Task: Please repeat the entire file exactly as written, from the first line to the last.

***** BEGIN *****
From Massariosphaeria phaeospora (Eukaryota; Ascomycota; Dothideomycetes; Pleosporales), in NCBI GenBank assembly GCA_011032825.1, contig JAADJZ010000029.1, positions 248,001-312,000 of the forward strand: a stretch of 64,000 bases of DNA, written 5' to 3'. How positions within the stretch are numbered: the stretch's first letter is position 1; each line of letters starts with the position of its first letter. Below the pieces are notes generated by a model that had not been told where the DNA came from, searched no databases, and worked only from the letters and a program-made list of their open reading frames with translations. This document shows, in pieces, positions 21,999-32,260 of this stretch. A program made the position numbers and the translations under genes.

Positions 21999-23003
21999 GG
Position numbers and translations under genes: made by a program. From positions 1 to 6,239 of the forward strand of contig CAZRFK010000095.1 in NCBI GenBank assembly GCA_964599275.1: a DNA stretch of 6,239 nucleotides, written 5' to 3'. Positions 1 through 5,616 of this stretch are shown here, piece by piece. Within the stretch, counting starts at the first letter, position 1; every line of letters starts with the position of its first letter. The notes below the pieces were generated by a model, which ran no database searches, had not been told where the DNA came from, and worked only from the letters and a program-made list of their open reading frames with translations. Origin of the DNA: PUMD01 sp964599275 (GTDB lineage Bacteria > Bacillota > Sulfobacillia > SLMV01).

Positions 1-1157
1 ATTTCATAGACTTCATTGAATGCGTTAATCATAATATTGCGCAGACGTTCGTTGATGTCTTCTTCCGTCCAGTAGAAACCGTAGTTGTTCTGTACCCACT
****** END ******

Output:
From Massariosphaeria phaeospora (Eukaryota; Ascomycota; Dothideomycetes; Pleosporales), in NCBI GenBank assembly GCA_011032825.1, contig JAADJZ010000029.1, positions 248,001-312,000 of the forward strand: a stretch of 64,000 bases of DNA, written 5' to 3'. How positions within the stretch are numbered: the stretch's first letter is position 1; each line of letters starts with the position of its first letter. Below the pieces are notes generated by a model that had not been told where the DNA came from, searched no databases, and worked only from the letters and a program-made list of their open reading frames with translations. This document shows, in pieces, positions 21,999-32,260 of this stretch. A program made the position numbers and the translations under genes.

Positions 21999-23003
21999 GG
Position numbers and translations under genes: made by a program. From positions 1 to 6,239 of the forward strand of contig CAZRFK010000095.1 in NCBI GenBank assembly GCA_964599275.1: a DNA stretch of 6,239 nucleotides, written 5' to 3'. Positions 1 through 5,616 of this stretch are shown here, piece by piece. Within the stretch, counting starts at the first letter, position 1; every line of letters starts with the position of its first letter. The notes below the pieces were generated by a model, which ran no database searches, had not been told where the DNA came from, and worked only from the letters and a program-made list of their open reading frames with translations. Origin of the DNA: PUMD01 sp964599275 (GTDB lineage Bacteria > Bacillota > Sulfobacillia > SLMV01).

Positions 1-1157
1 ATTTCATAGACTTCATTGAATGCGTTAATCATAATATTGCGCAGACGTTCGTTGATGTCTTCTTCCGTCCAGTAGAAACCGTAGTTGTTCTGTACCCACT